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Paperpile: A new take on reference management

September 10, 2014

Paperpile: A new take on reference management

Presentation at the Second national gathering of Swiss health librarians, Bern September 8, 2014


September 10, 2014

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  1. Paperpile A new take on reference management Second national gathering

    of Swiss health librarians, Bern September 8, 2014 Stefan Washietl, Founder
  2. The Paperpile approach 1. Product centered 2. Built for the

    “Gmail generation” 3. Opinionated 4. Problem and detail focused 5. Design driven 6. Support driven 7. Constantly evaluated
  3. Product centered Correct and reliable Intuitive and efficient Enjoyable •

    Paperpile is not built on an abstract company vision to “revolutionize science” or “disrupt publishing” • Paperpile’s goal is to build the best possible product in its category • Based on fundamental engineering and software design principles
  4. Built for the “Gmail generation” • We observed typical productivity

    workflows among academics: ◦ Google Calendar as shared group calendar ◦ Gmail as central communication hub. Institute emails are often forwarded to Gmail. ◦ Google Docs is used to collaborate on documents ◦ 60-70% of academics use Chrome as their primary browser • 70% of universities in the US are Google Apps for Education institutions • 100% of universities are de facto Google Apps institutions also in Europe
  5. An ever-changing computing landscape • Current reference manager built for

    the Desktop, web is an afterthought • Paperpile built on the idea “How would a reference manager for Gmail users look like?” 2007 2006 2008 Papers Springer Mendeley Elsevier Zotero George Mason University 2001 1989 EndNote Thomson Reuters RefWorks ProQuest 2011 2012 Chrome OS Google Drive First version of Chrome Chrome most popular browser world-wide
  6. Opinionated • Paperpile development is driven by a clear product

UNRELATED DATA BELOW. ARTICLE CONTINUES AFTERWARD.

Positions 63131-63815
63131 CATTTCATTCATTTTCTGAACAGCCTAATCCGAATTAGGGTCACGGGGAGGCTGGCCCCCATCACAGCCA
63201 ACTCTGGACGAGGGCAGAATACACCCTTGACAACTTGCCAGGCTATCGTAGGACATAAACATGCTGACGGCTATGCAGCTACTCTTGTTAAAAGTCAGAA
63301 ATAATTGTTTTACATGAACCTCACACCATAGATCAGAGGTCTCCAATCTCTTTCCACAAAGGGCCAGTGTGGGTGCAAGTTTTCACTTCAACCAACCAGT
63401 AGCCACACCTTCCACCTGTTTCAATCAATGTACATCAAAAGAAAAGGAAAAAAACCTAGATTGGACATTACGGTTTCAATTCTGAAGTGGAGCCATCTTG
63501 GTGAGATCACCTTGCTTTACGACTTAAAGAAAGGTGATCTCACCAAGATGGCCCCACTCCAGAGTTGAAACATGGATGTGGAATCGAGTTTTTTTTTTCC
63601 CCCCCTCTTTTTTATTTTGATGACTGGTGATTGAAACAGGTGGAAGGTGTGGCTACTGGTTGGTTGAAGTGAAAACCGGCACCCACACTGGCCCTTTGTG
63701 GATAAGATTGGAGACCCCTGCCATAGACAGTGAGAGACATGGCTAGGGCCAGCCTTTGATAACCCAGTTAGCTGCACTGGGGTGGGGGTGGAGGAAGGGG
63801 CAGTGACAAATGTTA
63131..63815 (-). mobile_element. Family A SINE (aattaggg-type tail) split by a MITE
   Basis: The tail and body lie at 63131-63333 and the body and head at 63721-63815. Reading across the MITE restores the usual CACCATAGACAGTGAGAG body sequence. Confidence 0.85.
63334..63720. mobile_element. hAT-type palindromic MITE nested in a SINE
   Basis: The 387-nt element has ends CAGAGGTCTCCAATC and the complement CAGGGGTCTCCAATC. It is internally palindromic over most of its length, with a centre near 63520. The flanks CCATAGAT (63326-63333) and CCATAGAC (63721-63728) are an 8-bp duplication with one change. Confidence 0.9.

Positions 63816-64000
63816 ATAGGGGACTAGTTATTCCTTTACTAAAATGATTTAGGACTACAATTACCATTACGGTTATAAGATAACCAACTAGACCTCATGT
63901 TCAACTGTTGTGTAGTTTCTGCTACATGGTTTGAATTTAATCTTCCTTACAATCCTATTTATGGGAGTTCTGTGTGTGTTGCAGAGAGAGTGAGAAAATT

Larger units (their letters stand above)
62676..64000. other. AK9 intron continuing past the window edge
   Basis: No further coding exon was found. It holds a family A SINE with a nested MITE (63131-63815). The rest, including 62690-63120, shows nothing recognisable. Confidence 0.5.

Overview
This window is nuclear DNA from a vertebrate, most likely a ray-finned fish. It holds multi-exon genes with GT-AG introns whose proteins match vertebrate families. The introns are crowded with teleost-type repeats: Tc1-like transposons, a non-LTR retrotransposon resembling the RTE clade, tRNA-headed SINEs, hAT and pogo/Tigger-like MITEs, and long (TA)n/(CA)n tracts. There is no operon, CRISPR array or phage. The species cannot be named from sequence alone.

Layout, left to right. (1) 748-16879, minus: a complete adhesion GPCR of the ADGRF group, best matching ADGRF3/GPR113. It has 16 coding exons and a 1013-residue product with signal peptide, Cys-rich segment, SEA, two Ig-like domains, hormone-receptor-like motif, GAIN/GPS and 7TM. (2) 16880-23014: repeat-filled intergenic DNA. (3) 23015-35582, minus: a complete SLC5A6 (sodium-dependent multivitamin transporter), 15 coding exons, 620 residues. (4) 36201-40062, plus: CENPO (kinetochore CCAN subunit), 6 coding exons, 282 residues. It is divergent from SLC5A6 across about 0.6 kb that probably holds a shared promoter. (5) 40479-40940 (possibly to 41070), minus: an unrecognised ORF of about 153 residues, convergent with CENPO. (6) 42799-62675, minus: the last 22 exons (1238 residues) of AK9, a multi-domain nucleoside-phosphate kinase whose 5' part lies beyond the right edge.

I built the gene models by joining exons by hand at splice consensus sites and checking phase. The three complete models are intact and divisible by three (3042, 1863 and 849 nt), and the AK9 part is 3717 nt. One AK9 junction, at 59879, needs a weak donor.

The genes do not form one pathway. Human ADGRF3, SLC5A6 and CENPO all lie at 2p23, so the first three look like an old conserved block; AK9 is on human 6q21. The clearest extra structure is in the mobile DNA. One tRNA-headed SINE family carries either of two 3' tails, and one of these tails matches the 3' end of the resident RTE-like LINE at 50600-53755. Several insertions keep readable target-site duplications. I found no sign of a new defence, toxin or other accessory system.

strategy not by the urge to fill all dots in a feature matrix. • Users get excited by a product that shares their vision and not by a product which is the least common denominator of all possible strategies. • Paperpile is not for everyone and that’s OK. Choice is good: ◦ Well integrated Desktop app for Mac ⇒ Papers ◦ Free, cross-platform app for the Desktop ⇒ Mendeley ◦ Open source, natively built into Firefox ⇒ Zotero
  7. Problem and detail focused How we select and implement features

    ◦ Must be a real problem not a “nice to have” feature ◦ Don’t get distracted how other products solve the problem, solve it from scratch ◦ Iterate until the most efficient and intuitive solution is found ◦ If making things easier for the user makes our life harder we accept this. ◦ Go the extra mile to get the edge cases right
  8. Example: Sharing papers with colleagues • People send PDFs via

    e-mails all the time • Practical issues: ◦ Sending multiple (potentially large) PDFs to multiple people via e- mail is inefficient ◦ Want to share context (e.g. original source, meta-data, supplementary files) not just the PDF ◦ Opening e-mail attachments can be clumsy e.g. during a Skype call ◦ Application specific solutions can work well but requiring everyone to use a specific reference manager is not an option
  9. Example: Sharing papers with colleagues • Private sharing links •

    Meta-data, fulltext PDF and supplementary files are available immediately for everyone with the link and a web browser (no login required) • Link can be shared via e-mail or any other way (e.g. chat during Skype call) • Contacts can be imported to Paperpile so you share with your actual colleagues not just other Paperpile users
  10. Is PDF Is Website Is database entry Rule based crawling

    for meta-data Database lookup Find original website Combine results for best possible data Rule based crawling for PDF Download PDF Local cache for immediate viewing Google Drive Persistent storage and universal access Analyze PDF for meta-data Meta-data PDF Example: One click data import
  11. Fallback options • Design for failure • Think about what